“Massachusetts’ proud, old manufacturing cities must be counted, on balance, as distressed,” it said. Yet, concluded the report, “For the first time in decades, these cities’ reconnection to prosperity seems at least imaginable.”

A decade later, MassINC, the non-partisan public policy think tank that publishes CommonWealth, has continued to carry out research showing some of the pathways to renewed prosperity in Gateway Cities. It has also pushed initiatives to help them get there, such as a MassDevelopment project that has placed mid-career “fellows” with expertise in urban planning and development in Gateway Cities to help with strategic planning, site acquisition for redevelopment projects, and other initiatives.

Episode 74: Filling the news hole

Everyone knows about the retrenchment and redistribution of resources by media outlets, especially newspapers. While some regions have filled the vacuum with blogs purporting to be news but are really opinion pages in disguise, true local news and events often go uncovered.

Episode 73: How reliable is the T? Do we need overnight buses?

The Codcast this week is an MBTA twofer: James Aloisi and Josh Fairchild of TransitMatters make a pitch for an overnight bus service pilot and also interview Matthew Casale, a staff attorney from MassPIRG, about the accuracy of a reliability indicator the T is using.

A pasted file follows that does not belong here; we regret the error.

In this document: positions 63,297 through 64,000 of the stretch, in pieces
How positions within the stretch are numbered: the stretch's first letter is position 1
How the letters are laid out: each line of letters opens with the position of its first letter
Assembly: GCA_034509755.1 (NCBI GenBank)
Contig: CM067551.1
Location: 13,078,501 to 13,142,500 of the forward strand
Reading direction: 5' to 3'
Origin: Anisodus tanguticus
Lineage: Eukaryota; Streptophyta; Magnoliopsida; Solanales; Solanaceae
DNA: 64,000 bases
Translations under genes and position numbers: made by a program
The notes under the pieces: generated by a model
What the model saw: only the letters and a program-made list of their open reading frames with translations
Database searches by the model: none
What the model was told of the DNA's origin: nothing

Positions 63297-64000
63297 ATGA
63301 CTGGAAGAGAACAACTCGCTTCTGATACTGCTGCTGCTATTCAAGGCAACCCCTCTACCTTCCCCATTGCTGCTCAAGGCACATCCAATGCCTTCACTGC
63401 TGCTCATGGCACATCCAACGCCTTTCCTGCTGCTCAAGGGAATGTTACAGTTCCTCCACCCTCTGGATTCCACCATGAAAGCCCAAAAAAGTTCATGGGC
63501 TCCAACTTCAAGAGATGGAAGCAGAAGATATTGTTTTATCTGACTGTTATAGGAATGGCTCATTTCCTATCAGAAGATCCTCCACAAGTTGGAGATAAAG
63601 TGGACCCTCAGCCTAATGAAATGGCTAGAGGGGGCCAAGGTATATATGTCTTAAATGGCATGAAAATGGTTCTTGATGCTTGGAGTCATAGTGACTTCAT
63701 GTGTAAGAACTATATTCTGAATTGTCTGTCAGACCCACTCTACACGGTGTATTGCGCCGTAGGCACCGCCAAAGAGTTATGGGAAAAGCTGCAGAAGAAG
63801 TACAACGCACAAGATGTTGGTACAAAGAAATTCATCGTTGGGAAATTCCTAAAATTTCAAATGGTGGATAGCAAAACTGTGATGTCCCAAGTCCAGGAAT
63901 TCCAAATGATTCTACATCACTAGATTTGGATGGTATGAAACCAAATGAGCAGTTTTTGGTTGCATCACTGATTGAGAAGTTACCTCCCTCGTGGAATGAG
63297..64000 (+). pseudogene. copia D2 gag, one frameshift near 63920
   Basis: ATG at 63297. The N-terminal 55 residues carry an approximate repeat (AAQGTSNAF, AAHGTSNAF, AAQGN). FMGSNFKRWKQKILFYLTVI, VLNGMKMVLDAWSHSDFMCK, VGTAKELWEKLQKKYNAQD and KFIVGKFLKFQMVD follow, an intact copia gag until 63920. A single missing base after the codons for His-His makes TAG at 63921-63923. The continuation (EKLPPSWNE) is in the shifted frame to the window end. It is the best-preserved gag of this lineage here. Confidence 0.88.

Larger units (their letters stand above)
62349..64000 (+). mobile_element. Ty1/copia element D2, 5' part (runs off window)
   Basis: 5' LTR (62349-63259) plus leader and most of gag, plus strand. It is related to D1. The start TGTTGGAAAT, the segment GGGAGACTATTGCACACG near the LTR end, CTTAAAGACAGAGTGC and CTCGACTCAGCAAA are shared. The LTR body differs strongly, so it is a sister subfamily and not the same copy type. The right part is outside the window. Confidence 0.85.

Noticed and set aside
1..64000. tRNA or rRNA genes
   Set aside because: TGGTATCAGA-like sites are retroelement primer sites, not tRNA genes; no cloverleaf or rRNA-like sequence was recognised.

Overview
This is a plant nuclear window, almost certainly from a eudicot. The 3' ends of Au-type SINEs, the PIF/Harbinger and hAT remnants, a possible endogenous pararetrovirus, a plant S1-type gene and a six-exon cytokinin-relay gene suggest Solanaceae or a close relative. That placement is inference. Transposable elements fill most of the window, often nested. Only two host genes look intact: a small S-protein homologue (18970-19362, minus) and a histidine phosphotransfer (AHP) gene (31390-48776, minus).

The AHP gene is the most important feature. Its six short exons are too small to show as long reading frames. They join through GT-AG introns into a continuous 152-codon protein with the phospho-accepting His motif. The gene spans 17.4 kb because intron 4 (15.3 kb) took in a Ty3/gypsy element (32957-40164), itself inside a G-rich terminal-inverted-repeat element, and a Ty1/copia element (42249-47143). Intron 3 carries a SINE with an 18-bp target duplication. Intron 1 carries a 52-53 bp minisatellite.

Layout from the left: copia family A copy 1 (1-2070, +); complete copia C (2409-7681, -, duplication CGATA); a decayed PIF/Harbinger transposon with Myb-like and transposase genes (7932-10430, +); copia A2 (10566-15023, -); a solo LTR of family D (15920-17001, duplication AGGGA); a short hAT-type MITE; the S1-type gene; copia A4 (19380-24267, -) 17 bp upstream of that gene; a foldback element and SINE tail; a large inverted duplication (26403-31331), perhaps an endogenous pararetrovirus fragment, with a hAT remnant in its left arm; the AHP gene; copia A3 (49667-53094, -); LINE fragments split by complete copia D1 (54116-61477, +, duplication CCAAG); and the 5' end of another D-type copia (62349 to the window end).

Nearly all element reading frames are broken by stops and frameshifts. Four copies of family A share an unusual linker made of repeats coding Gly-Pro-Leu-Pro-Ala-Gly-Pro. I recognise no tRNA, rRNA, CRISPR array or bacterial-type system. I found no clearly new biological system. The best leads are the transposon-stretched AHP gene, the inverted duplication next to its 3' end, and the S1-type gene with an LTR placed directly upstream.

TransitMatters, along with the communities of Boston, Cambridge, Somerville, Everett, Chelsea, and Revere, has been pushing overnight bus service for some time. The latest iteration of their proposal, bus routes running from Revere into Boston and from Mattapan into Boston every half hour, ran into headwinds at a meeting of the T’s Fiscal and Management Control Board on Monday. Board members thought the subsidy, at $27 per passenger ($22 excluding fixed costs), was way too high and urged more work on the proposal.

Episode 72: Subsidizing congestion

Everyone knows about traffic congestion in Boston. It’s why we’re often late for meetings. It’s why sightseeing firms are paring back their tours because the tourists are spending too much time sitting in traffic. And it’s why many Boston officials are worried Amazon will take a pass on the city — traffic is just too heavy already.

What a lot of people don’t realize is that the federal government is subsidizing this congestion. Tax policies approved in the 1970s and 1980s give a break to people who drive to work and park in employer-provided or employed-subsidized parking spots. Normally that type of fringe benefit would be taxed as income, but under federal law employees are granted an exemption of up to $255 a month.

The federal tax break is most valuable to people in the highest tax brackets who are commuting to areas where parking is most expensive. “We’re subsidizing them to drive in precisely the places and at precisely the times that experience the most congestion,” said Tony Dutzik, a senior policy analyst at the Frontier Group, during a Codcast interview with Josh Fairchild and James Aloisi of TransitMatters.